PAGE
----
Aprt but to getting while skiing, view from Coronet Peak

Ski Season NZ Covid-19

How the Ski Season in New Zealand ran with Covid-19 restrictions

Colin Tanner 26th Sept 2020

As many of you may know, I spend my “summers” in New Zealand.
Obviously, summer in Europe is winter in NZ.

So in March 2020 when the Covid-19 pandemic really kicked in and France, like many other countries, shut down it’s ski resorts, I packed up my bags and headed to my family in New Zealand.

Like many of us we thought that after a few months is was all going to blow over…. how naive were we?

In NZ, about 3 months out from the start of the ski season, it became very apparent that the question about whether or not the 2020 NZ ski season could go-ahead was a very real question.

As I heard one Ski Area boss say – the goal of getting a covid-19 ski season up and running successfully became a bit of a shining light of hope for the whole country…and the global ski world was watching.

NZ’s Government implemented a 4 tier Alert Level system. With Level 4 being “full lockdown” and Level 1 being life as “normal” but with the international borders closed.

In the build-up to the winter season, NZ started dropping down from the initial Level 4, to Level 3. With hard work and collaboration of ski resort management, guidelines and operating protocols were written up that would allow ski resorts to open if, and only if, Alert Level 2 was achieved.

So the goal was clear, get to Level 2 and the lifts could turn!

As it turned out opening dates were delayed because of maintenance delays that were caused by full lockdown in Level 4.

Then the alert levels dropped from 3 to 2 and then to Alert Level 1, all before the revised opening dates of 26th June.

So we opened the season on alert Level 1 – no restrictions, no masks required, no distancing required.

But would there be any customers? The international borders were closed and there are normally a lot of Australians and other overseas visitors who come skiing in NZ.

Ski Coaching in a Mask
Following Protocols On the Mountain

Turns out that New Zealanders, and those that were already inside the borders, couldn’t leave the country, so they came skiing! There were some really busy days during school holidays when the resorts infrastructures (roads, car parks, access etc) reached maximum capacity and therefore naturally limited the number of skiers in each ski resort.

The resorts were short staffed – no international workers – and things were busy.

Then on the 11th August Covid came back! As of the 12th August the whole country was at Alert Level 2 – so all the protocols that were originally written up were rolled out.

Masks were required – interestingly enough a ski buff, or neck tube, or a scarf was considered a suitable mask.
Social distancing was required which meant limited numbers of people on a chairlift at any one time – although if you were in your own “bubble” then you could all get on a chairlift as normal.
Lift line queues became longer as minimum distances between people was required.
Ski School lessons were still OK, but again distancing was adhered to and face masks/covers were encouraged.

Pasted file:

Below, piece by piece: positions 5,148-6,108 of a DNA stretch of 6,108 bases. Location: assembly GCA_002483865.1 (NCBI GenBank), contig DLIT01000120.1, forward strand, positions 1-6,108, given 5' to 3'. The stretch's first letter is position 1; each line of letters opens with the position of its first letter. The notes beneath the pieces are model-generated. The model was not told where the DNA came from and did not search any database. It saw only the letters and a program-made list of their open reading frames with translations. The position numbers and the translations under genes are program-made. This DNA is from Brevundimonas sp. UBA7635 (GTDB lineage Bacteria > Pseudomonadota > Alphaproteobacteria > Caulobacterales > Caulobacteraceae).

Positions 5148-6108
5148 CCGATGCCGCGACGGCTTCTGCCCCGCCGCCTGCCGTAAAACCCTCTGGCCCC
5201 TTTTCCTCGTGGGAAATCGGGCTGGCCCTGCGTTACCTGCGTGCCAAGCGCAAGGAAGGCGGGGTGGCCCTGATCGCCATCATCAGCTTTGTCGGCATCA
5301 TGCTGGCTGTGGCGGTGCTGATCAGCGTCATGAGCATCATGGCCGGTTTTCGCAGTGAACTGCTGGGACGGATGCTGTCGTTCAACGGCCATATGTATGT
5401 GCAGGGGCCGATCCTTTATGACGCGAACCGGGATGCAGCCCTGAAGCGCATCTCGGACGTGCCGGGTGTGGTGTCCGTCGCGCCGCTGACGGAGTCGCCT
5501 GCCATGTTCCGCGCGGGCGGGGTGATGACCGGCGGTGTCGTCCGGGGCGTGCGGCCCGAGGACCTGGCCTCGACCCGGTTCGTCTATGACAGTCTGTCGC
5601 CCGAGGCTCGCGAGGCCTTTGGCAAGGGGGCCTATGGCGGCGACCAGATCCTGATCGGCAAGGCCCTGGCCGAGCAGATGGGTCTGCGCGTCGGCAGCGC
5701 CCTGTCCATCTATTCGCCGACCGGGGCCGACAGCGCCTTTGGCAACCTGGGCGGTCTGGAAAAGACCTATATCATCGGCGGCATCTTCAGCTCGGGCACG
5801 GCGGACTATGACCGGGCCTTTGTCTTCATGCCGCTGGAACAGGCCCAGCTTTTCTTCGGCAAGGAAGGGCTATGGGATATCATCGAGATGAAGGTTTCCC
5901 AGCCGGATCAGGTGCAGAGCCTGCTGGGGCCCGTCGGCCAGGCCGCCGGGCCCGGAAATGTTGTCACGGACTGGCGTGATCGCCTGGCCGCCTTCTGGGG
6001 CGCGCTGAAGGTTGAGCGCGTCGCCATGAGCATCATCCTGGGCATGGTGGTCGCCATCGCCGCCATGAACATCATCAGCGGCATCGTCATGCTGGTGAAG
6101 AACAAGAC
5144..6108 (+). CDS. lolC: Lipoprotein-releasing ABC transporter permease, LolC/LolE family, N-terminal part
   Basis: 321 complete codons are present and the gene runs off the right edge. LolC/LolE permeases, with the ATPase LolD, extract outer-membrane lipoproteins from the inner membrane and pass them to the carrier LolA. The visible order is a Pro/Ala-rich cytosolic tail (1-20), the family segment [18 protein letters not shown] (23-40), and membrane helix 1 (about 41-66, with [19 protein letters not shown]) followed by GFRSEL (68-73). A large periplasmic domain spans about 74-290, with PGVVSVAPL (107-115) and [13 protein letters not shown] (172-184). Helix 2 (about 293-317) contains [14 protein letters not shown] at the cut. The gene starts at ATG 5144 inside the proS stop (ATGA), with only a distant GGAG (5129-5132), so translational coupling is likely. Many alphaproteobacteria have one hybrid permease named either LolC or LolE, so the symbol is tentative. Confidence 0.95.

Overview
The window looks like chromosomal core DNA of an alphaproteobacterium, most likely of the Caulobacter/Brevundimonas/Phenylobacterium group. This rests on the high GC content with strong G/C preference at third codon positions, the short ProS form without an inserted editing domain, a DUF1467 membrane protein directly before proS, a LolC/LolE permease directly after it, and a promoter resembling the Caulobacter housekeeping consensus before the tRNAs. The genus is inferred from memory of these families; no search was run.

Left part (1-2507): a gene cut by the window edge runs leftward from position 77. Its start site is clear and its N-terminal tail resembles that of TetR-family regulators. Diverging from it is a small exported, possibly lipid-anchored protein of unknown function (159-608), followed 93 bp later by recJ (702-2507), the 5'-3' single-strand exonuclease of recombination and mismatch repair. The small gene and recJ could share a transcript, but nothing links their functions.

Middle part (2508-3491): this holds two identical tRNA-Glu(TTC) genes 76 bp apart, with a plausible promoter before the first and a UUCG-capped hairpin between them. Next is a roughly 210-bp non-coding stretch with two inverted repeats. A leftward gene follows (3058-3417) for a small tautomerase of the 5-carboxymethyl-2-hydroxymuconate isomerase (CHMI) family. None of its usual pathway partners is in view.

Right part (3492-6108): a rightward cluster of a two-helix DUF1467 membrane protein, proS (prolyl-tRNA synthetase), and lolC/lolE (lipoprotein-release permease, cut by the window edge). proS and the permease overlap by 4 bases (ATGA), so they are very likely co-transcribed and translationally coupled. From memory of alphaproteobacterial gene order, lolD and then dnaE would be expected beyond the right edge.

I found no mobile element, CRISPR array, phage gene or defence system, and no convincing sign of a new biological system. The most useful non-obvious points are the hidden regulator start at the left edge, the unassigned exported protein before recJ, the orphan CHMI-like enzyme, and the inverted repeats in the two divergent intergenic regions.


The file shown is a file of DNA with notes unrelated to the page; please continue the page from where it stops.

So on the snow you were outside, in vast open areas, and things worked well.

Inside buildings and spaces were some of the trickiest areas to make changes.
Tables spaced out, limited numbers of people allowed in any space.
Bad weather was going to pose a problem, the limit to the number of people in an area would still apply. So if a storm or bad weather came in then people would have to head home, they couldn’t just squeeze into a restaurant or cafe and ride it out.
As it turned out the weather was good for the most part and outside tables were popular.

Restaurants and bars were table service only, all payments were cashless.
In fact, whole ski resorts went cashless for the whole ski season – all payments were by contactless card.

After an initial few nervous days, the ski season at Alert Level 2 got into the swing of things, and we all found ways to make ourselves and the people around us feel comfortable and safe.
It was all new, and awkward to start with, but everyone found their comfort zone, and it worked well.

To be honest, the biggest thing was making yourself and those around you feel safe.

Skiing with Covid Restrictions

Patience and kindness was the order of the day.
Things took longer!
Longer to buy a pass, longer to find a table, longer to get on the lift, longer to buy a coffee.
Everything took longer, and everyone knew this, but at first, there were still frustrations, but soon your expectations adjusted to the reality of the situation.

At the end of the day it was better to be skiing, and have to wait in a longer lift queue, than to not be skiing at all.

The NZ season is nearing the end now, and on reflection I think it will be seen as a successful season, ran under difficult conditions.
But it did run.

As the European and Northern Hemisphere winters approach, I am taken back to those feelings that we had in NZ three months before the season here.
The worry and the fear, the overall uncertainty about going into uncharted waters.

Looking back, those fears were needed as it motivated everyone to rethink and to adjust, once those adjustments were made, and the season got running then it was OK.
It was more than OK, it was good!

a personal reflection on the NZ ski season 2020

Looking to Europe and the Northern Hemisphere winter season I am sure that the next two or three months will be full of fear, and worries, and uncertainty.

But once it has started and we see that it can work, then the passion and love for the mountain and winter sports can shine through.

We will find ways to make ourselves, and those around us, feel comfortable and safe.

Here is hoping that in late spring 2021 we can all look back at what has been a successful season, ran under different circumstances.

Colin Tanner

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